Fiona “has worked extremely long hours,” he goes on, “is dedicated to making a difference in people’s lives and has had the resilience to overcome difficult obstacles with a calmness that stands out amongst her Criminal Justice colleagues.”
“I have been in prison, this is the first time I have been given a chance, it has changed my life,” said one service user – and, as a Community Rehabilitation Company manager noted, the overall impact is much wider: “Fiona has been an inspiration, she has changed the landscape for women offenders in Manchester.”
PCC Commissioner Tony Lloyd praised the project as “exceptional piece of work”, while Debra Baldwin, the Ministry of Justice Women’s Lead, has called this work “inspirational”.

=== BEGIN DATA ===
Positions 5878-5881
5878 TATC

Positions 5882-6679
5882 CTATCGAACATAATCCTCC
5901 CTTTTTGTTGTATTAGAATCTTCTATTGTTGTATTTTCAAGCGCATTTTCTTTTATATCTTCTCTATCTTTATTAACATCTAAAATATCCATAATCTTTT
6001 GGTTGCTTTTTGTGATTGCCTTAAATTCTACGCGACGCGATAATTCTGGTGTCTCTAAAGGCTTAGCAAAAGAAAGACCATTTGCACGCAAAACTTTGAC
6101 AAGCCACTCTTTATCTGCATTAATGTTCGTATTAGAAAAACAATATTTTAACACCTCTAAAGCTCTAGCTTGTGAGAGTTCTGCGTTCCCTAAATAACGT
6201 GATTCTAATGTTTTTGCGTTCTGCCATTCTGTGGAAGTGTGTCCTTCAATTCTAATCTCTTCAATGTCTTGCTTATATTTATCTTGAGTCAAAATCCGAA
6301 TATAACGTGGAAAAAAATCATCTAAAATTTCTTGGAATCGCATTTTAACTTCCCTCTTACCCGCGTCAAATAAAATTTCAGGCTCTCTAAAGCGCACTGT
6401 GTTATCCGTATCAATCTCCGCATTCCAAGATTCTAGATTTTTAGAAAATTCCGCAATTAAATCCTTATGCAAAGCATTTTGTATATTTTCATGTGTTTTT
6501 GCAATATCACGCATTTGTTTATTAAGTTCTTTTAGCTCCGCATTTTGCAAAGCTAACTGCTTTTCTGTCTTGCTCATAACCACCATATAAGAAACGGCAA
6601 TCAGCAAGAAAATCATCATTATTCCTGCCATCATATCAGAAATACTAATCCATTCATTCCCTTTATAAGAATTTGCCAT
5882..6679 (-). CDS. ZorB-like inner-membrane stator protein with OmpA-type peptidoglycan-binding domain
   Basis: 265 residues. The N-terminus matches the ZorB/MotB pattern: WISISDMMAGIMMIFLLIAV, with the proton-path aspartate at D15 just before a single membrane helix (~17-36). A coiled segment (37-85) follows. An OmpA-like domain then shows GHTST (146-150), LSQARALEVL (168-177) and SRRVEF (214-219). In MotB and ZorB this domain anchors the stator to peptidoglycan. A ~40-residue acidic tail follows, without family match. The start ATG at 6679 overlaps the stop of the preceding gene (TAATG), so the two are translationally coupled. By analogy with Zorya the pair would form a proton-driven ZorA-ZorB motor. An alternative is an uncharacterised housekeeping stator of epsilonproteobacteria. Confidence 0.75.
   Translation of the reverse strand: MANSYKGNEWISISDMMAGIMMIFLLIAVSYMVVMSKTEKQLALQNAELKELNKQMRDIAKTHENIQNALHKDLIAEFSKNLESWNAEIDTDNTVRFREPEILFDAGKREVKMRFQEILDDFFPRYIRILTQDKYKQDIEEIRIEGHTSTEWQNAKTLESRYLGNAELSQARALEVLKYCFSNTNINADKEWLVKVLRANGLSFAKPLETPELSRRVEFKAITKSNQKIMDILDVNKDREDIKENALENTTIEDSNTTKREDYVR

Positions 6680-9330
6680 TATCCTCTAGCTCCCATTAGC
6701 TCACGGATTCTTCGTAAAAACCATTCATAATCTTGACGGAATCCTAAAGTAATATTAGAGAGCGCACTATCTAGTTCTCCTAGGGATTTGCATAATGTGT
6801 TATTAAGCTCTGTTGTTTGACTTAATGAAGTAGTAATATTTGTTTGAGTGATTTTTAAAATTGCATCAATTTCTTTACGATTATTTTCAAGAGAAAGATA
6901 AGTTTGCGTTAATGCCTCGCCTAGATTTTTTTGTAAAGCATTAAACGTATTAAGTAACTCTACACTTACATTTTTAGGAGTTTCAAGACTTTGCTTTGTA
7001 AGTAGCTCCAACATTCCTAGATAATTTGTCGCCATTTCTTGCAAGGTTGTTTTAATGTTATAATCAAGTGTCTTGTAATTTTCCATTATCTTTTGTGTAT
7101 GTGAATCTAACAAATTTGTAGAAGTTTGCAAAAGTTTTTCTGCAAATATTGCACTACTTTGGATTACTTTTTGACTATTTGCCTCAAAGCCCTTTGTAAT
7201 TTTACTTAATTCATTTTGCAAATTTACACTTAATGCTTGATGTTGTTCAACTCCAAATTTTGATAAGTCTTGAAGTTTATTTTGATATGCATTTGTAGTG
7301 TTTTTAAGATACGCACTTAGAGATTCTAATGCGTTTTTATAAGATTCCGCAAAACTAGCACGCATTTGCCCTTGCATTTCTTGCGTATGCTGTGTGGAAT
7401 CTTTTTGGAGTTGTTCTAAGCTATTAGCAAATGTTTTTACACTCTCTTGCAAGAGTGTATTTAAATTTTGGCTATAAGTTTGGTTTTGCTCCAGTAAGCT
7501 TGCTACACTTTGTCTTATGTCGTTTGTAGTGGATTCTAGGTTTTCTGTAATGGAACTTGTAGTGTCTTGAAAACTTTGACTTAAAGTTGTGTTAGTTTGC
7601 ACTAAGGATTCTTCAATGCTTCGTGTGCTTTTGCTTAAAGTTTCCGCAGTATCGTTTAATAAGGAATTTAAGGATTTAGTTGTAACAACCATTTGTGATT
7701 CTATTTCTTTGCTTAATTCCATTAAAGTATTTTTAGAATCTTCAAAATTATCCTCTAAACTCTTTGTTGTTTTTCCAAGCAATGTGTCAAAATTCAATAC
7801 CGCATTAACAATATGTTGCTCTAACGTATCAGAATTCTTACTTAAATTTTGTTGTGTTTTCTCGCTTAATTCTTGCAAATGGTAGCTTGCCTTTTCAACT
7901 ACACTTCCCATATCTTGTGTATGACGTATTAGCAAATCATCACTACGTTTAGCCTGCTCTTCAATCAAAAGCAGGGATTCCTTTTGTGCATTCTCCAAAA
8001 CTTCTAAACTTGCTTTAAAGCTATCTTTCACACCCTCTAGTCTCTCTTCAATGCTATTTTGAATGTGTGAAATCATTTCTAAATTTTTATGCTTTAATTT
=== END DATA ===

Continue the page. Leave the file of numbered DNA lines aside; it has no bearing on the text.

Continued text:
Roz Hamilton, Deputy Director for North West NPS, says that “Without Fiona’s drive, enthusiasm, diplomacy, and belief in pulling together partner agencies to supply the wrap around services for women within the Courts, the service would not have got off the ground. She has been described as an ‘inspiration’, a ‘life changer’, ‘exceptional’ – and I concur.”
As Fiona points out, the scale and complexity of this group of offenders is significant: “81% of the female prison population are largely complex, with issues relating to domestic abuse, substance misuse, self harm, emotional wellbeing and their ability to care for their children.”
The success of the project has meant, she goes on, that “as a result of the good reputation and relationship we have within the Court, many females are identified as suitable by their solicitor, the legal adviser or probation court officer.”